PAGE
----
In reply to EeeByGum: Keeping out does influence cars coming up behind you and as you say there will still be some who squeeze through but by being out it gives you somewhere to be squeezed in to rather than straight into the hedge/curb/barrier.....
Tim Chappell - on 30 Aug 2012
In reply to Guy:


On the whole, I think it's safer to stay out. Part of the problem is very familiar-- motorists have no idea just how fast bicycles can go. And they're programmed to think that bikes should always be overtaken at once.
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John Rushby - on 30 Aug 2012
In reply to Tim Chappell:

Amazing. The pissed up wanker got 18 months. He'll be out in 10!

http://www.independent.co.uk/news/uk/crime/farmer-edward-adams-jailed-over-paralympian-simon-richard...
Tim Chappell - on 30 Aug 2012
In reply to John Rushby:


"Dangerous driving"? FFS.

If you caused someone to fly 26 ft through the air and sustain these injuries by any other means than a car, the charge would be GBH.

What's so special about doing it with a car?

Having said that, I'm not sure 18 months is letting him off all that lightly. Would he have got more if he'd been convicted of GBH?
Tim Chappell - on 30 Aug 2012
In reply to Tim Chappell:

... to this question the answer appears to be "possibly". Sentences for GBH vary from a year to life. GBH does not require intent, so it is an applicable charge.
Tobias at Home - on 30 Aug 2012
In reply to Tim Chappell: What does fck me off, when waiting to overtake a bike, is when they pootle along oblivious to the car behind them. If you are going to block the road, don't do it inconsiderately. apart from the obvious impoliteness, it also encourages the driver to overtake you in an unsafe manner thus putting yourself at risk.

actually this isn't a bike rant, the same applies to visiting drivers and tourists walking down the highstreet...

(not aimed at you tim :-) )
andy - on 30 Aug 2012
In reply to Tobias at Home:
> (In reply to Tim Chappell) What does fck me off, when waiting to overtake a bike, is when they pootle along oblivious to the car behind them.

It would me too - but unless they're wearing headphones they probably are aware of you. The benefit of drivers who also ride bikes is that they tend to be able to recognise when you're holding the lane in order to stay safe, as opposed to riding along the middle of the road because they can't be arsed to move over. The tricky bit is perception - I got hooted at by an old gimmer on Sunday because he clearly felt I was riding too far out into the road and holding him up - but this was a line of parked cars, all of which had disabled badges (yellow line in Skipton where all the disabled cars park) and drivers of such cars, often elderly, have a tendency to open doors unexpectedly without looking. I rode a metre or so away from the cars, which of course from his point of view was stopping him overtaking - in my mind it was stopping me getting splatted!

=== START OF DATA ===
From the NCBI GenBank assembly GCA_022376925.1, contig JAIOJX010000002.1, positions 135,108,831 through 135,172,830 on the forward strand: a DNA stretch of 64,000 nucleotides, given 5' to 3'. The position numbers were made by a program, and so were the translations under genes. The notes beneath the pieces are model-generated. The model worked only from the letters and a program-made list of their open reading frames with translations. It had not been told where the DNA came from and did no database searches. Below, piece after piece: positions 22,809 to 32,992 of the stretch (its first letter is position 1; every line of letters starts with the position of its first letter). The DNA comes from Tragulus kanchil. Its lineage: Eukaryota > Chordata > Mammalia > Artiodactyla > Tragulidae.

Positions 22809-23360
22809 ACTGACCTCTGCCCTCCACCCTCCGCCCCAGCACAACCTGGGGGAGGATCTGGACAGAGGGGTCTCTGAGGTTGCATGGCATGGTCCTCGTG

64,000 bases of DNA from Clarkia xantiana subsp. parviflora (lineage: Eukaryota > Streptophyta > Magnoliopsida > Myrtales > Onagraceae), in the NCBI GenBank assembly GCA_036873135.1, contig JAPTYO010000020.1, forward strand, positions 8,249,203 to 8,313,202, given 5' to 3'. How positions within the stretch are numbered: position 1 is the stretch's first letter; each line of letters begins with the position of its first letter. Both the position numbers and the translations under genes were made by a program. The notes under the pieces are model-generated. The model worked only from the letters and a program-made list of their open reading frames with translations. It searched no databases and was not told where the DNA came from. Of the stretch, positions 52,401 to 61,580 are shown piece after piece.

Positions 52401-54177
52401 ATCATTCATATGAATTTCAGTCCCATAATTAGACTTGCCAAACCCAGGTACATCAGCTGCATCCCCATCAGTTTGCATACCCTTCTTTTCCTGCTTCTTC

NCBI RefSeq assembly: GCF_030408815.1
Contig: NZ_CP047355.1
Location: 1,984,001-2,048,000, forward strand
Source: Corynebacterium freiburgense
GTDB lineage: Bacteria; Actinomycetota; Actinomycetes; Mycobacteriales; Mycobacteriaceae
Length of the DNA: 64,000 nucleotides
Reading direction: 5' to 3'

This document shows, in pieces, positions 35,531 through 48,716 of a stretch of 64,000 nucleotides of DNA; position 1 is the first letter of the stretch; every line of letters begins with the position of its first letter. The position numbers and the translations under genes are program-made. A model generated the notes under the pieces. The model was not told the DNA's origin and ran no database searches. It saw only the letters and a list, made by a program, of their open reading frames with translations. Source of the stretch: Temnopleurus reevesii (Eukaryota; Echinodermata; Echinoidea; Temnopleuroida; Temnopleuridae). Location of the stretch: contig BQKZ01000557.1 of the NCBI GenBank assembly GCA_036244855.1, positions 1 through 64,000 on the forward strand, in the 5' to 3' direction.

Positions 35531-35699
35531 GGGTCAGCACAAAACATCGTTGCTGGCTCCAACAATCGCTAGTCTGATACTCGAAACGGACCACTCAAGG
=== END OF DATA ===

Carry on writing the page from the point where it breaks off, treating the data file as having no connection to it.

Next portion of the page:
tony on 30 Aug 2012
In reply to Tobias at Home:
> (In reply to Tim Chappell) What does fck me off, when waiting to overtake a bike, is when they pootle along oblivious to the car behind them.

But how do you know they're oblivious to you? It may be that they know you're there but can't (or don't want to) do anything to facilitate your passing. I can think of places where I cycle where it's not easy to do anything - I'm reluctant to move to the left if I don't think it's safe to be passed. Fortunately, most drivers round here are really good at holding back until it's really safe to pass.
Tobias at Home - on 30 Aug 2012
In reply to tony: i meant behaving as if they were oblivious to me.

if i feel a road is too narrow for a car to overtake me i ride in the middle and bust a gut to reach a point where i can pull over again. recently there seems to be a lot of people near me who are out for a gentle ride, block the road and do nothing to minimise their effect on the traffic behind them.